Student curators present never-displayed artifacts from the College’s collection of Asante goldweights, crafted centuries ago in Asante, in Ghana
In their first semester of college, students in a tutorial had the remarkable experience of curating a debut exhibition of African artifacts from Hampshire’s special collections and authoring its catalogue. The presentation of centuries-old Asante goldweights, never studied or displayed since their donation to the College in 1984, was the students’ final project in the fall course, Art/Artifact: African Art and Material Culture.
In Professor Rachel Engmann’s tutorial course, the students learned the ways African objects have been collected, interpreted, and displayed, on and beyond the African continent. The course covers many aspects of African cultural heritage – history, economics, identity, politics, and ethics.Together they explored a range of questions: How did African objects arrive in 19th-century European museums? What is the relationship between African material culture and colonialism? Who “owns” African art? How do we work with African artifacts today, given international codes and conventions, while respecting local, communal, and indigenous rights?
For their exhibition, the students chose to display about a third of the artifacts from the College’s collection of roughly 100 Asante goldweights, crafted centuries ago in Asante, in Ghana.
What was most rewarding about presenting the exhibition, says Keelin Matthews, was “learning by doing.” Instead of just reading about art or how to create an exhibit, she says, “we actually did one, which is kind of crazy because it doesn’t seem like something a first-year college student would be able to do. This was great.” One of Matthews’s contributions was researching and writing the catalogue’s essay on the meanings of the goldweight designs.
Kate Godil-Freeman says that as a first-year student, it would have been easier just to write a research paper, something you can do at any college. “The fact that we had these weights and got to make these important choices and put on a public exhibit — that was really, really helpful in understanding how to work with the greater community and access resources.” Part of her role was to conduct historical research and write the catalogue’s essay on the many uses of the goldweights beyond being tools for measurement.
Making the exhibit even more memorable, the students were mentored by two experts in African archaeology, art, and critical heritage studies: Their professor, Rachel Ama Asaa Engmann, an Africanist archaeologist and assistant professor of African studies, who is half Ghanaian and half English; and Amy Shannon Halliday, director of the Hampshire College Art Gallery and South African scholar of contemporary South African art and photography.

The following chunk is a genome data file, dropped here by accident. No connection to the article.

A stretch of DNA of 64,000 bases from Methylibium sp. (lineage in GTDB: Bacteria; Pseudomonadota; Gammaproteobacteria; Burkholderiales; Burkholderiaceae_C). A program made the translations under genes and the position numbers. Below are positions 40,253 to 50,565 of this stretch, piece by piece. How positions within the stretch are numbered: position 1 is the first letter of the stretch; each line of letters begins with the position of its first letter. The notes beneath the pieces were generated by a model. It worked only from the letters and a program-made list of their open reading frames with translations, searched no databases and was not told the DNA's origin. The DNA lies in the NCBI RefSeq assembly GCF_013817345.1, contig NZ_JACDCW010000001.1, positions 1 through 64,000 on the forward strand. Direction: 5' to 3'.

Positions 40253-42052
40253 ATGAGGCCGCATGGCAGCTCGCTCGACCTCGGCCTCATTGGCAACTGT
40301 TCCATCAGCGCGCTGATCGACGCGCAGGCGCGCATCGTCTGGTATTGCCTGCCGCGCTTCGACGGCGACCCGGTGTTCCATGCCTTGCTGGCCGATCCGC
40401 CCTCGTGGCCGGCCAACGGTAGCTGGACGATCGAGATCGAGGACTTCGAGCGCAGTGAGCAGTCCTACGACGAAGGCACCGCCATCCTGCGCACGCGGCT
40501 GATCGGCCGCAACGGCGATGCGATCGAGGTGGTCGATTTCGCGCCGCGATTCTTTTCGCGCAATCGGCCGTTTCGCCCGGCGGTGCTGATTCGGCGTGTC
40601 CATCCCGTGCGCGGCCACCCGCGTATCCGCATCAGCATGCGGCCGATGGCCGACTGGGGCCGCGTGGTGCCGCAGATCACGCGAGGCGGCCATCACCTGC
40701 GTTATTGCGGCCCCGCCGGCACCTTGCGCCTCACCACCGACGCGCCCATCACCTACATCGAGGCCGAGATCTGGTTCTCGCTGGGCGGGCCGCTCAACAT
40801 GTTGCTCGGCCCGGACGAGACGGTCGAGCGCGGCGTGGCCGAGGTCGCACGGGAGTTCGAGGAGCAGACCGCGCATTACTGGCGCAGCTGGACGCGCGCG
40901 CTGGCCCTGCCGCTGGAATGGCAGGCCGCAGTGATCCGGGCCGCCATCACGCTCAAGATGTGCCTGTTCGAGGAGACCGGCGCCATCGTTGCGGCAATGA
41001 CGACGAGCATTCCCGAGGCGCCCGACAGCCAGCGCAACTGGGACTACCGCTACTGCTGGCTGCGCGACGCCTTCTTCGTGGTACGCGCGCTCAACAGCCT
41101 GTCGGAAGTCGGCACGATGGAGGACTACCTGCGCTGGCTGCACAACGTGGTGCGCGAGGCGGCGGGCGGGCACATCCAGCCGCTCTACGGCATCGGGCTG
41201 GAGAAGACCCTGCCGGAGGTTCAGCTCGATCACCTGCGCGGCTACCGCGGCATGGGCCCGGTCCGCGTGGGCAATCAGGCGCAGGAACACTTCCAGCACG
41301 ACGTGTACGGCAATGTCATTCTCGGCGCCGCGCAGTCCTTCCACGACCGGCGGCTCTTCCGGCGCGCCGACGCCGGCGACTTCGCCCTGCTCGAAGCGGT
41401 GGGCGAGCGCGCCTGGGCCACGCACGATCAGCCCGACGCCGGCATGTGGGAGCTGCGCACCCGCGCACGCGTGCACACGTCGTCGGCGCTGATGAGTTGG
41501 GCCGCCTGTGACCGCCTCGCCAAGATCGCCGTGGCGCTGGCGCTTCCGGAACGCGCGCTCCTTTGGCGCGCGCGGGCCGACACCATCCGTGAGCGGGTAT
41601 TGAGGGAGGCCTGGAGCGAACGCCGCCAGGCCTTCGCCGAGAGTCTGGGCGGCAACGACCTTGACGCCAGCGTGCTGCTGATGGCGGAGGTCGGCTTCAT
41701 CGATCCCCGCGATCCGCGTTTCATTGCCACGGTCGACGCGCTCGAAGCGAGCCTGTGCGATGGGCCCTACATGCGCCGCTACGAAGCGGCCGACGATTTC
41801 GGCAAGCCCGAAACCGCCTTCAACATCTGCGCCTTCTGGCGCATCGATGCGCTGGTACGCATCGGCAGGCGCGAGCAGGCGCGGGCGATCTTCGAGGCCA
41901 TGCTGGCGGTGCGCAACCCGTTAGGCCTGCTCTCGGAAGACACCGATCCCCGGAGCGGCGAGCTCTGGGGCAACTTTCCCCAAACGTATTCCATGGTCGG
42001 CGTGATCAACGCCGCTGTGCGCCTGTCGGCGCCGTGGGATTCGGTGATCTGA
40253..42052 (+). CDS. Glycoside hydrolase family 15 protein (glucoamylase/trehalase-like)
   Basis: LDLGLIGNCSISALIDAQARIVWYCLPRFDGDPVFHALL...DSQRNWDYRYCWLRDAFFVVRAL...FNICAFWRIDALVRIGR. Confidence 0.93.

At Hampshire since 2013, Engmann strongly believes in encouraging students to get hands-on experience — a model the College was founded on — calling it an invaluable learning component.
PRESENTING ASANTE GOLDWEIGHTS FROM HAMPSHIRE’S COLLECTION
The seven students enrolled in the course collaborated on the exhibition, titled The Mudfish Grows Fat to the Benefit of the Crocodile: Empire, Orality & Artistry. Asante Goldweights in the Hampshire College Collection. In addition to Matthews and Godil-Freeman were Nathan Benjamin, Nichole Greene, Jacqueline Moore, Morgan Martin, and Maxwell Johnson. Their curation was advised by Engmann, Halliday, and Rachel Beckwith, arts librarian.
The students write in their exhibit catalogue that the goldweights are brass tools for measuring gold dust on scales. In Asante, weights were employed from the ninth to 18th centuries, when gold dust was used as currency.
Engmann explains that the Asante are a Twi-speaking Akan ethnic group, situated between the forest and savanna in today’s south-central Ghana, and renowned for its sophisticated political, commercial, socio-cultural, and religious traditions. The Asante Empire was created at the end of the 17th century with Kumase as its capital. By the 18th century, Asante presided over most of present-day Ghana, including territories beyond its contemporary boundaries.
In his catalogue essay, Nathan Benjamin writes that once paper and coin became popular as currency in Asante in the 19th century, brass weights fell out of use as measures. But they continued to be valued as an important piece of Ghana’s history and culture. These objects have significant spiritual and social value to families in Ghana and the region, says Godil-Freeman, as they’ve been passed down for generations, their meanings underappreciated by some Western collectors.